The concept underlying the Viral Imaginations gallery and archive could easily translate as a powerful model for healthcare in virtually any specialty. A similar effort could be established either as a publicly-accessible Internet presence, like Viral Imaginations, or as a private intranet platform, featuring artistic expressions by patients, providers, and even nonprofessional caregivers and family members. Such a venue would allow for the sharing of lived experiences addressing illness, disability, recovery, caretaking, and/or loss. Contributions could be cordoned off into galleries dedicated to specific media or separated by contributor identification. As with Viral Imaginations, submissions could include creator name or be anonymized, at the submitter’s option.
Engagement with narratives within contributor-identification groups (ie, patient, caregiver, provider, etc.) would establish a semblance of community, providing patients and their loved ones with a sense of solidarity during arduous, and often confusing, times. Perhaps, even more importantly, engagement with creative narratives across contributor-identification groups could enhance understanding, empathy, and co-created problem-solving by better equipping all parties, especially patients and providers, to engage in more productive ways.
Moreover, a Viral Imaginations-like project could serve as an effective teaching tool for understanding the patient experience and developing enhanced empathy. “[C]ombining narrative pedagogical techniques and visual art can be applied to …diseases, conditions, and epidemics and has been employed in instruction in health care.”22(p 12),23 Creative works can be used to aid health-profession students in recognizing that illness, disease, and disability are as much sociocultural issues as they are medical concerns.22 In similar ways, Viral Imaginations has served as a hands-on learning laboratory steeped in the health humanities for Penn State students across numerous disciplines.
The Viral Imaginations project provided Pennsylvanians with a creative outlet for sharing their pandemic experiences and developing a sense of community. By offering this resource the project brought to life the value of the arts and the humanities in critically addressing crises. Functioning as a creative archive of first-person narratives across diverse intersectionalities, Viral Imaginations preserves for future study self-represented stories of life in pandemic times. Additionally, Viral Imaginations offers up a robust and easily transferrable platform applicable to numerous topical applications within—and beyond—healthcare.
The authors extend gratitude to Viral Imaginations: COVID-19 intern Grace Joseph for her research assistance.
- DeBlassie M. Practically Pagan: An Alternative Guide to Magical Living. Blue Ridge, PA: Moon Books; 2021.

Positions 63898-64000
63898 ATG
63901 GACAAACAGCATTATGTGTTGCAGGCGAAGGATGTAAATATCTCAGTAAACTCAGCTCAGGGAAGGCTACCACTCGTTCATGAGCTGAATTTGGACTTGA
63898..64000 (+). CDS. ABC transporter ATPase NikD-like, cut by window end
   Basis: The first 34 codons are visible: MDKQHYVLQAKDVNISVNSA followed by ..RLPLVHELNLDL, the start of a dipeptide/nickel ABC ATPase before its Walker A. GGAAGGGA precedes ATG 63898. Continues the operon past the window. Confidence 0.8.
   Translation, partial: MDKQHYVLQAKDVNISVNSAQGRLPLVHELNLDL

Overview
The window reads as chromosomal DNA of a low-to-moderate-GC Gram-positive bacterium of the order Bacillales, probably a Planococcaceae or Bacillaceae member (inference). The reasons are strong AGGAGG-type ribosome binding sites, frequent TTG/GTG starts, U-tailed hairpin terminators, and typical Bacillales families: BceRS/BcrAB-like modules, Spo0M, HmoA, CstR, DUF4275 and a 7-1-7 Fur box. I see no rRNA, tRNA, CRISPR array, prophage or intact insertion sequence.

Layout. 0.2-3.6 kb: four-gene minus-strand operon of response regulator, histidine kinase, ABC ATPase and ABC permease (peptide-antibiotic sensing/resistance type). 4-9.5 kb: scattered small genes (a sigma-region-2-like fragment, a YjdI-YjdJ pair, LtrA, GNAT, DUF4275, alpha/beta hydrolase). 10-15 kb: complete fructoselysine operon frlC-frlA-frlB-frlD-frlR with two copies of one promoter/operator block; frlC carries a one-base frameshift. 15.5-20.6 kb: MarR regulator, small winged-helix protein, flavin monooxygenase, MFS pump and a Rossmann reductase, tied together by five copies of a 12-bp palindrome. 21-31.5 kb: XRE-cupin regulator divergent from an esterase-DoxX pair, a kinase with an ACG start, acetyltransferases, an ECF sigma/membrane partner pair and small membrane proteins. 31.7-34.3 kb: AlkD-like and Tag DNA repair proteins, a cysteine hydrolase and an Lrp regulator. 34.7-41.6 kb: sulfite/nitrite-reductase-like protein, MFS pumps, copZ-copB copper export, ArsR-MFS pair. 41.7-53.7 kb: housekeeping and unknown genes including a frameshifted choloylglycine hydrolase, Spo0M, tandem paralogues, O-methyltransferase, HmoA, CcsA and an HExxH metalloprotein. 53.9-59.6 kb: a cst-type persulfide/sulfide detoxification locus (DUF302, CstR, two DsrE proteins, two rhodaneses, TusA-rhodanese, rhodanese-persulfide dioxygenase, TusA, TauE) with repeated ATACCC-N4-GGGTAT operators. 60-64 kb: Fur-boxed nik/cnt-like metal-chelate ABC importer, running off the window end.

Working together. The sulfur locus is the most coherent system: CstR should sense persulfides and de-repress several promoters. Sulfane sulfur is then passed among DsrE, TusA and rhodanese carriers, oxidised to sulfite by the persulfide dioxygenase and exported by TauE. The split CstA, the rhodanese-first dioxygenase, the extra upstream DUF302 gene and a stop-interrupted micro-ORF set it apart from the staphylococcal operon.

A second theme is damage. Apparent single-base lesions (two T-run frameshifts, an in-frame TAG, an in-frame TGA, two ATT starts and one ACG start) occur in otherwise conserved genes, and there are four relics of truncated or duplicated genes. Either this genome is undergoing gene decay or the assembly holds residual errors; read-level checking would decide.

- Shim Y, Jebb AT, Pawleski JO. Arts and humanities interventions for flourishing in healthy adults: a mixed studies systemic review. Rev Gen Psychol. 2021;25(3):258-282. https://doi.org/0.1177/10892680211021350. Accessed December 20, 2021.
- Viral Imaginations: COVID-19 website. https://viralimaginations.psu.edu. Accessed December 20, 2021.
- Adams TE. A review of narrative ethics. Qual Inq. 2008;14(2):175-194. https://doi.org/10.1177/1077800407304417. Accessed December 20, 2021.
- Richards E. Erika L. Illustrations website. https://www.erikarichards.com. Accessed December 20, 2021.
- Richards E. Pearl Cameo. Viral Imaginations: COVID-19 website. https://viralimaginations.psu.edu/visual-submissions/pearl-cameo/. Published June 12, 2021. Accessed December 20, 2021.
- Deal J. Things We Take for Granted. Viral Imaginations: COVID-19 website. https://viralimaginations.psu.edu/visual-submissions/things-we-take-for-granted/. Published January 14, 2021. Accessed December 20, 2021.
- Morris W. Who gets to decide what belongs in the ‘canon’?. New York Times. May 30, 2018:11. https://www.nytimes.com/2018/05/30/magazine/who-gets-to-decide-what-belongs-in-the-canon.html. Accessed December 20, 2021.
- Canon of art history. National Gallery of Art website. https://www.nationalgallery.org.uk /paintings/glossary/canon-of-art-history. Accessed December 20, 2021.
- Crowther P. Defining Art, Creating the Canon: Artistic Value in an Era of Doubt. Oxford: Clarendon; 2007.
- Prinz J. Against outsider art. J Soc Philos. 2017;48(3): 250-272. https://www.doi.org/10.1111/josp.12190. Accessed December 20, 2021.
- The Keith Haring Foundation website. https://haring.com. Accessed December 20, 2021.
- Stewart J. 7 Facts About Pioneering Street Artist Keith Haring. My Modern Met. https://mymodernmet.com/keith-haring/ . Published February 17, 2020. Accessed December 20, 2021.
- Baloch Z. Fun Home. Viral Imaginations: COVID-19 website. https://viralimaginations.psu.edu/visual-submissions/1625/. Published October 17, 2020. Accessed December 20, 2021.
- Serrat O. Asian Development Bank website. https://www.adb.org/sites/default/files/publication/27637/storytelling.pdf. Published October 2008. Accessed December 20, 2021.
- Meretoja H. The Ethics of Storytelling; Narrative Hermeneutics, History, and the Possible. Oxford; Oxford University Press: 2017.
- Gotlib A. Feminist ethics and narrative ethics. Internet Encyclopedia of Philosophy website. https://iep.utm.edu/fem-e-n/. Accessed December 20, 2021.
- Zaharias G. What is narrative medicine. Can Fam Physician. 2018;64(3):176-181.
- Martin D. Pandemic: Year Two. Viral Imaginations: COVID-19 website. https://viralimaginations.psu.edu/written-submissions/pandemic-year-two/. Published April 25, 2021. Accessed December 20, 2021.
- Taylor L. A response to Allie Lunger’s “Many Faces of Mental Health.” Viral Imaginations: COVID-19 website. https://viralimaginations.psu.edu/written-submissions/a-response-to-allie-lungers-many-faces-of-mental-health/. Published November 29, 2021. Accessed December 20, 2021.
- Lunger, A. Many Faces of Mental Health. Viral Imaginations: COVID-19 website. https://viralimaginations.psu.edu/visual-submissions/many-faces-of-mental-health/. Published February 4, 2021. Accessed December 20, 2021.
- Smith JA. Keith Haring, Felix Gonzalez-Torres, Wolfgang Tillmans, and the AIDS epidemic: the use of visual art in a health humanities course. J Med Humanit. 2019;40(2): 181-198. https://doi.org/10.1007/s10912-018-9506-4. Accessed December 20, 2021.
- Freeman LH, Bays C. Using literature and the arts to teach nursing. Int J Nurs Educ Scholarsh. 2007;4(1): 15. https://doi.org/10.2202/1548-923X.1377. Accessed December 20, 2021.